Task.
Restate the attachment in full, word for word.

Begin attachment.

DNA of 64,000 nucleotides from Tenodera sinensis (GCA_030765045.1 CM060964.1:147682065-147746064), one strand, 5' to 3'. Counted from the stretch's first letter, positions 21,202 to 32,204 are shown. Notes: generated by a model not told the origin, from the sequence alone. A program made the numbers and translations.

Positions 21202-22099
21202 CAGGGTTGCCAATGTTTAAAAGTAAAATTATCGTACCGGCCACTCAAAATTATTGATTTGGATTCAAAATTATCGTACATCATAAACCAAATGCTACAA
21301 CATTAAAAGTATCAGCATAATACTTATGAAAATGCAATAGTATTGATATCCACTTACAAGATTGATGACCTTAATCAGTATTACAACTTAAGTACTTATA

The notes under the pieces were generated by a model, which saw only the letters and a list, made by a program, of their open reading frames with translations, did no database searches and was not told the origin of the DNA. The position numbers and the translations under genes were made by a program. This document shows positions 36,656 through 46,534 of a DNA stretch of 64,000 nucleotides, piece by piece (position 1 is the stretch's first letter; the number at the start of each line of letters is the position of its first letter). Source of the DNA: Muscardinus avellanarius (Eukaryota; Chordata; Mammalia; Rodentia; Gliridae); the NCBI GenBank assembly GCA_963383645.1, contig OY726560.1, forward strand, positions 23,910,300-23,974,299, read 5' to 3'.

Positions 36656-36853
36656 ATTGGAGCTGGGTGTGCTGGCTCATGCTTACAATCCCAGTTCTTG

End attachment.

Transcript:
DNA of 64,000 nucleotides from Tenodera sinensis (GCA_030765045.1 CM060964.1:147682065-147746064), one strand, 5' to 3'. Counted from the stretch's first letter, positions 21,202 to 32,204 are shown. Notes: generated by a model not told the origin, from the sequence alone. A program made the numbers and translations.

Positions 21202-22099
21202 CAGGGTTGCCAATGTTTAAAAGTAAAATTATCGTACCGGCCACTCAAAATTATTGATTTGGATTCAAAATTATCGTACATCATAAACCAAATGCTACAA
21301 CATTAAAAGTATCAGCATAATACTTATGAAAATGCAATAGTATTGATATCCACTTACAAGATTGATGACCTTAATCAGTATTACAACTTAAGTACTTATA

The notes under the pieces were generated by a model, which saw only the letters and a list, made by a program, of their open reading frames with translations, did no database searches and was not told the origin of the DNA. The position numbers and the translations under genes were made by a program. This document shows positions 36,656 through 46,534 of a DNA stretch of 64,000 nucleotides, piece by piece (position 1 is the stretch's first letter; the number at the start of each line of letters is the position of its first letter). Source of the DNA: Muscardinus avellanarius (Eukaryota; Chordata; Mammalia; Rodentia; Gliridae); the NCBI GenBank assembly GCA_963383645.1, contig OY726560.1, forward strand, positions 23,910,300-23,974,299, read 5' to 3'.

Positions 36656-36853
36656 ATTGGAGCTGGGTGTGCTGGCTCATGCTTACAATCCCAGTTCTTG